Your Massachusetts home’s redecking project is finished and your new deck looks great. Not only will the deck makeover provide you with countless hours of outdoor enjoyment, but it’ll also boost your home’s curb appeal and resale value.
And remember, just because you chose a low-maintenance deck material, like composite, PVC or Ipe, doesn’t mean it won’t still need some annual TLC to keep it looking and performing like new. To ensure that your deck delivers years of hassle-free enjoyment, use these 5 maintenance tips from the pros at Seal-a-Deck.
It’s so important after spring’s arrival to inspect all your deck components for signs of damage. Moisture, sunlight, wood-boring insects and foot traffic can all take a toll on your deck, and if you live near the ocean salt water accelerates the aging process. Make sure to check all these deck components:
• Privacy walls
• Decking and fasteners
• Joists and framework
Look for any signs of warping, splintering, pest infestations, cracking, loose nails and fasteners, and mark any weakened planks that need to be replaced. If you’re not sure how to do a deck evaluation, it’s best to have a pro give it a “once-over”.
Once you’ve determined what needs to be fixed, it’s time to roll up your sleeves and get to work. To prepare for your deck repair project, you’ll first need to:
• Sweep the entire deck with a soft-bristled broom
• Remove any sticks or leaves that are stuck in the cracks
• Gently wash the deck off with the hose or power-washer on a low setting
After that’s all done, you can get started replacing any damaged boards, nails, fasteners, steps and railings.
If you’ve recently replaced your decking material with a different one, learn everything you can about its care. Softer woods, like pressure-treated pine or cedar, have special maintenance needs as opposed to hardwoods like mahogany or Ipe. And, just because you went with PVC or composite doesn’t mean your deck is totally maintenance-free. Here are some of the specific maintenance requirements for the decking materials we install at Seal-a-Deck:
• Pressure-treated pine. Treated with chemicals to resist rot, fungus and wood-boring insects, pine needs to be washed every year, and re-stained/sealed every 2 to 3 years.
• Cedar. A softer wood, cedar should be washed annually and resealed every 2 to 3 years. It will also more easily dent or splinter than other materials.
• Mahogany. A harder wood, mahogany will retain its luxurious dark natural color only when sealed within 2 weeks of installation, and then every 12 to 18 months thereafter.
• Ipe. Ipe is a beautiful tropical hardwood with built-in resistance to fire, scratches, termites and decay because of its texture and interlocking grain patterns. However, for Ipe to maintain its unique look it’s best to re-seal your deck every year with a good UV-resistant penetrating oil.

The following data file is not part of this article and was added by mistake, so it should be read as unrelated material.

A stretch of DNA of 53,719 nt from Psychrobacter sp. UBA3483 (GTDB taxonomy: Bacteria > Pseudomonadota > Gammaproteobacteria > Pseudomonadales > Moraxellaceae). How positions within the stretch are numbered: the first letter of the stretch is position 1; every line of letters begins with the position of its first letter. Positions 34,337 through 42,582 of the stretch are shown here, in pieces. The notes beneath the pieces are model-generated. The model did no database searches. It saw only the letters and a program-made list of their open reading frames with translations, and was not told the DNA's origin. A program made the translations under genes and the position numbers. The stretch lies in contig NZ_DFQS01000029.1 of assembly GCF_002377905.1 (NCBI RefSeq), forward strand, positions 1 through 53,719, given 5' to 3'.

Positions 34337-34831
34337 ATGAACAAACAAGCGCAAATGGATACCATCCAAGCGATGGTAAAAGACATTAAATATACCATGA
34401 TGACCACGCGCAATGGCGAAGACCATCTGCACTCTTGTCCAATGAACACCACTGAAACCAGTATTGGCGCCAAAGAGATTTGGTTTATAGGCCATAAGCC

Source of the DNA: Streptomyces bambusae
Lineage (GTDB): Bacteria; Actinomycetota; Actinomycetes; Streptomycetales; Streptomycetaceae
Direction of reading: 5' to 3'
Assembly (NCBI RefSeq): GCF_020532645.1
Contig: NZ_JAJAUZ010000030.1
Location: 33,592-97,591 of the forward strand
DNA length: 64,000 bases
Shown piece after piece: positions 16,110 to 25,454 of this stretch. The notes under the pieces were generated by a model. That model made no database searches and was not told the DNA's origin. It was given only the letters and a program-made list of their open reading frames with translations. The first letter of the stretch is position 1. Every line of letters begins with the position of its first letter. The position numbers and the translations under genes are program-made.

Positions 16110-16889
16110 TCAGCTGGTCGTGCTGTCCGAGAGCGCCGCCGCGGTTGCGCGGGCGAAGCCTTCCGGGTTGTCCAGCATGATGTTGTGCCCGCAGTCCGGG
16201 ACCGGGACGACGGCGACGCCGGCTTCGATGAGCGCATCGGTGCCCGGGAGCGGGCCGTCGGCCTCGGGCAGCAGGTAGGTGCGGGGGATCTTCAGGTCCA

• Composites. Made from wood chips and recycled plastics, composites won’t provide the same “wow” factor of natural wood, but they never have to be stained or sealed, and shouldn’t splinter or split. Composites do need to be power-washed annually to prevent mold and mildew, notably in shaded areas, and they can still decay or warp due to their partial-wood makeup.
• PVC. Like composites, PVC is not as aesthetically pleasing as natural wood, but it is highly resistant to scratches, warping, stains and mold. However, PVC decks can still show signs of wear after a few years, and an annual power-washing is recommended.
Even when properly maintaining your new deck, it can still get stained by spilled beverages, tree berries, mold and dripping grease. Here are some special stain-removal tips from the pros at Seal-a-Deck:
• Mold and mildew. Apply a material-appropriate deck-cleaning solution with a roller or sprayer, and then gently scrub the area with a utility brush. Avoid using chlorine bleach on wood decks, while substituting an acid-based alternative.
• Berry stains. Scrub the area with a commercial deck washing product that contains sodium hypo-chlorite.
• Grill grease. Use a water-soluble automotive grease remover.
• Candle wax. Place a Ziplock bag full of ice on the dried wax and wait for it to harden. Then, gently scrape it off with a playing card or similar object without scratching the deck’s surface.
Maintaining a deck can be time-consuming when you’d rather be at the beach or a Sox game. When you need a hand, call the deck maintenance experts at Seal-a-Deck. We’ve been assisting homeowners throughout Massachusetts with their deck check-ups, repairs, redecking and new construction projects since 2003. Affordable annual deck maintenance plans are also available, so to schedule an appointment for your deck today, call the Seal-a-Deck pros at 978-538-7325!